Bundle pricing is when more than one item is packaged together for purchase at a single price. It works on the concept of consumers feeling like they’re getting something for free and increases the retailer’s bottom line by driving up overall sales. In other words, more people are likely to buy something in the first place when they are getting something “for free.”
Bundle pricing can come in several different forms. For instance, a restaurant may offer a free dessert with the purchase of an entree, a video game console could come bundled with a free game, or a grocery store could offer 10 for $10 on canned vegetables.
As with many of these pricing strategies, begin by asking yourself if you would have bought the item in the first place. If you would use the main item but the bundled item increases the overall price, consider buying just the item itself. Something you don’t need costs you not only money but storage space and time dealing with it as well.
Finally, if the special involves more items than you reasonably need (like ten cans of black beans, for instance, when you only need two), find out if you need to buy the total number advertised to get the special price. Usually, you can purchase fewer items and still take advantage of the bundled price.
Customer limits on special prices
Coupled with discount pricing, a cap like “limit six per customer” heightens the sense of demand, creates the illusion of scarcity, and ultimately activates the hoarding instinct in customers. For instance, you may have only needed to purchase two jars of pasta sauce, but instead this strategy makes you think, “Ohmygoodness this is such a good deal and I better get all that I can while supplies and this special price last!”
If the item is something you regularly buy and regularly use (and you have the space and budget for stocking up), by all means, go for it. Just don’t be suckered into buying something you don’t really need or even want or into putting more than you need in your cart.
(Image credit: Daniel Kim Photography/Stocksy)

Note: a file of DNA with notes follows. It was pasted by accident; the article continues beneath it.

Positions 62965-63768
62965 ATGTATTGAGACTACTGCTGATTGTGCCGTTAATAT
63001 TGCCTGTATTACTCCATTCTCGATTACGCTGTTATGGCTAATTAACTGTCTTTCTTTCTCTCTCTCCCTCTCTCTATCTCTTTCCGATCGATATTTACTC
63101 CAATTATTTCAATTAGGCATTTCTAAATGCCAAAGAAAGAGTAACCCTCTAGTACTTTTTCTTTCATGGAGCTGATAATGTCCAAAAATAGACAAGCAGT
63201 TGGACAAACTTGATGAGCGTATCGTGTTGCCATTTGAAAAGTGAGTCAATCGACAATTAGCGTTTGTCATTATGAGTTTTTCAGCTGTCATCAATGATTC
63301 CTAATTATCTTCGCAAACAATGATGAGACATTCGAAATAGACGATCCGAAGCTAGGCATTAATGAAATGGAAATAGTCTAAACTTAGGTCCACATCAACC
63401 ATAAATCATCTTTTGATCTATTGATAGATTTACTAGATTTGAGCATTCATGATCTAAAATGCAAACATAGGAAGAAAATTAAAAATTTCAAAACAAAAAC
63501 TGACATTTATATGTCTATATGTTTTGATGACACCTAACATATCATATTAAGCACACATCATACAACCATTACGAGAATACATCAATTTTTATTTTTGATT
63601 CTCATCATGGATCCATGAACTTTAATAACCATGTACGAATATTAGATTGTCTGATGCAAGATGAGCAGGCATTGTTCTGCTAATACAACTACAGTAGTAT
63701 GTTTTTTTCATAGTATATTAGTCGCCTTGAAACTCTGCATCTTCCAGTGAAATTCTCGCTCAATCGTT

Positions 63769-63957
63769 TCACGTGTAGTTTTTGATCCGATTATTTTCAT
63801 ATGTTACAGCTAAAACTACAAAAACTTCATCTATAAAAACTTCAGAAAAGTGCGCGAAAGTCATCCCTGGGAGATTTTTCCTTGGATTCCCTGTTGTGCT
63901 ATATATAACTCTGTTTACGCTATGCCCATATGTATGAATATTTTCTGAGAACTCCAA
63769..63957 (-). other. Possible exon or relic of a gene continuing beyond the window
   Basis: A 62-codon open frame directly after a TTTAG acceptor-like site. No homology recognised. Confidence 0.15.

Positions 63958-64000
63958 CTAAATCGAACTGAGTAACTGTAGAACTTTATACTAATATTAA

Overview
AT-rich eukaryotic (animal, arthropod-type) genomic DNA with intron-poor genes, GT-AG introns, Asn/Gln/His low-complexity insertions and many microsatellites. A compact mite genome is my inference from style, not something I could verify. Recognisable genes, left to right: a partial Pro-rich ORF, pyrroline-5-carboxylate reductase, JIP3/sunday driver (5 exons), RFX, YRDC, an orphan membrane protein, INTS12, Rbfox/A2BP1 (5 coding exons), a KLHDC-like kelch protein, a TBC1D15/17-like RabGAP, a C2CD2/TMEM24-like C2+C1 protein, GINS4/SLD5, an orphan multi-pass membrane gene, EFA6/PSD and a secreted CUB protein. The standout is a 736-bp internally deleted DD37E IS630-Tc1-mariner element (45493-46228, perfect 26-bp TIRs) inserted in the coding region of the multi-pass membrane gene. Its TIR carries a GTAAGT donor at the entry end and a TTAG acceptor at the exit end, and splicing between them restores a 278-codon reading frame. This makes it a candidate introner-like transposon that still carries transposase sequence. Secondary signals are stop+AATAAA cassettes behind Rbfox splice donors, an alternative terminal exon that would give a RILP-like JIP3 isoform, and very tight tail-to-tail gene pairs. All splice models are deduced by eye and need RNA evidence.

Free shipping thresholds
We’re all familiar with this one. The banner screaming, “Free shipping when you spend $50 or more!” And retailers know most of us will find a way to find more things we “need” in order to fill up our carts and spend more overall money to cross that free shipping threshold.
Remember that spending $5 on shipping is still keeping more money in your pocket than spending $20 on things you could live without.
Price lining involves offering various tiers of items with slight differences in features. What immediately comes to mind is Dyson vacuum cleaners. Yes, that top-tier vacuum has special, powerful features, but are they worth the extra few hundred dollars compared to the more-than-good-enough entry level model? Price lining is also sometimes employed to prey on consumers’ Goldilocks-like tendency to always choose the middle option.
Realize that the premium features are not necessarily worth the premium price. Consider what features you really need for your unique and particular needs and be content with the model that simply meets your needs.
Artificially inflated prices
Items are marked at higher prices either because of the exclusivity of the location or to increase perceived value. Even if we think we’re immune to class-consciousness, we tend to consider that items that are more expensive (sometimes drastically) must have inherent value. Consider the case described by Robert Cialdini in his book “Influence: The Psychology of Persuasion“: A jewelry store intending to slash some jewelry prices by half to get them sold accidentally doubled their prices instead; the items quickly sold out “because when customers saw the high prices, they perceived the jewelry to be more valuable.”
Many times, we do get what we pay for and in the long run, spending more initially ends up being a better bargain than opting for the cheapie find that doesn’t work well or breaks. However, knowing that up-charging is a strategy freely employed by retailers whose customers “fall for it” can save us from shelling out more than we need to when we can easily get a quality generic for much, much less. If you’re able to compare tangible elements like materials and build quality, that’s a better indicator of what something is truly worth than the price on the tag.